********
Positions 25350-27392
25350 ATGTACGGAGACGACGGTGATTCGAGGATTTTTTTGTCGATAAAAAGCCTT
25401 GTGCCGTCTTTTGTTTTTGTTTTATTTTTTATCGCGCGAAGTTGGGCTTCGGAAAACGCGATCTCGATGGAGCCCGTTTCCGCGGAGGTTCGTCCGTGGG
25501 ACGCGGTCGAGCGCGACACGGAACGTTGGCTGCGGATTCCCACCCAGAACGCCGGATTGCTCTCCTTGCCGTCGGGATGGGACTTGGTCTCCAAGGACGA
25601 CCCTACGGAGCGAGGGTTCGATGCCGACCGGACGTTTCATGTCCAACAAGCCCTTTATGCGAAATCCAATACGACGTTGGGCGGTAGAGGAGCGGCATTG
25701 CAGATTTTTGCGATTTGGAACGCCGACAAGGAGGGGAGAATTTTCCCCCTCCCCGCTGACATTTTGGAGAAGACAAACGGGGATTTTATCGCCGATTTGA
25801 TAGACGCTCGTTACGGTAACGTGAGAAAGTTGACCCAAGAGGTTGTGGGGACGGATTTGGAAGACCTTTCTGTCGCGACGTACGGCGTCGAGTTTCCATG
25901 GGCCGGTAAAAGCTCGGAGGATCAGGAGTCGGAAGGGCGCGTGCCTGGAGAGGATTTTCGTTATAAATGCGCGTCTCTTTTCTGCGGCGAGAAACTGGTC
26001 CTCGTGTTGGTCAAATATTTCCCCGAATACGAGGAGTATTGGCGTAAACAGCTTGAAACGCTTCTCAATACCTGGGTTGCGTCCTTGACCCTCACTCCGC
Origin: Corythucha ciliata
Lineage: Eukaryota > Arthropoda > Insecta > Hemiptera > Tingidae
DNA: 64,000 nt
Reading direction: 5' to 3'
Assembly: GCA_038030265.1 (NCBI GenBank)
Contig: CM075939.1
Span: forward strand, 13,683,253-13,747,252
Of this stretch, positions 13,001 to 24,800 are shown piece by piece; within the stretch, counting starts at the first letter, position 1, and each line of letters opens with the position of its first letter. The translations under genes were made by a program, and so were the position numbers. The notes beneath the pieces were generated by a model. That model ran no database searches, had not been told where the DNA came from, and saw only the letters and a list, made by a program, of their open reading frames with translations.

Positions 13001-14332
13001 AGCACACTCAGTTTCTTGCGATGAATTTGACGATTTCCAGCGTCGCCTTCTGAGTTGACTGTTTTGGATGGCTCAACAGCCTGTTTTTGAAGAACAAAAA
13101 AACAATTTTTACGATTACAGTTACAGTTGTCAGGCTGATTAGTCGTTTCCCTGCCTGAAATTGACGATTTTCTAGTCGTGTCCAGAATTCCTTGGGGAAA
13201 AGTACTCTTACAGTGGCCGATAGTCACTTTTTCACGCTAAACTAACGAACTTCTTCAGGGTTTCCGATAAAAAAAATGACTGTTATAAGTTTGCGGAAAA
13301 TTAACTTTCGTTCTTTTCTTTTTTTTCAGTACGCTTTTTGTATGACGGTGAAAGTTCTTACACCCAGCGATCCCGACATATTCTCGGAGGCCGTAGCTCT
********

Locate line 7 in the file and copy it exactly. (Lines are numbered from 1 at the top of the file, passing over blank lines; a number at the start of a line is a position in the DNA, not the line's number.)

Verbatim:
25801 TAGACGCTCGTTACGGTAACGTGAGAAAGTTGACCCAAGAGGTTGTGGGGACGGATTTGGAAGACCTTTCTGTCGCGACGTACGGCGTCGAGTTTCCATG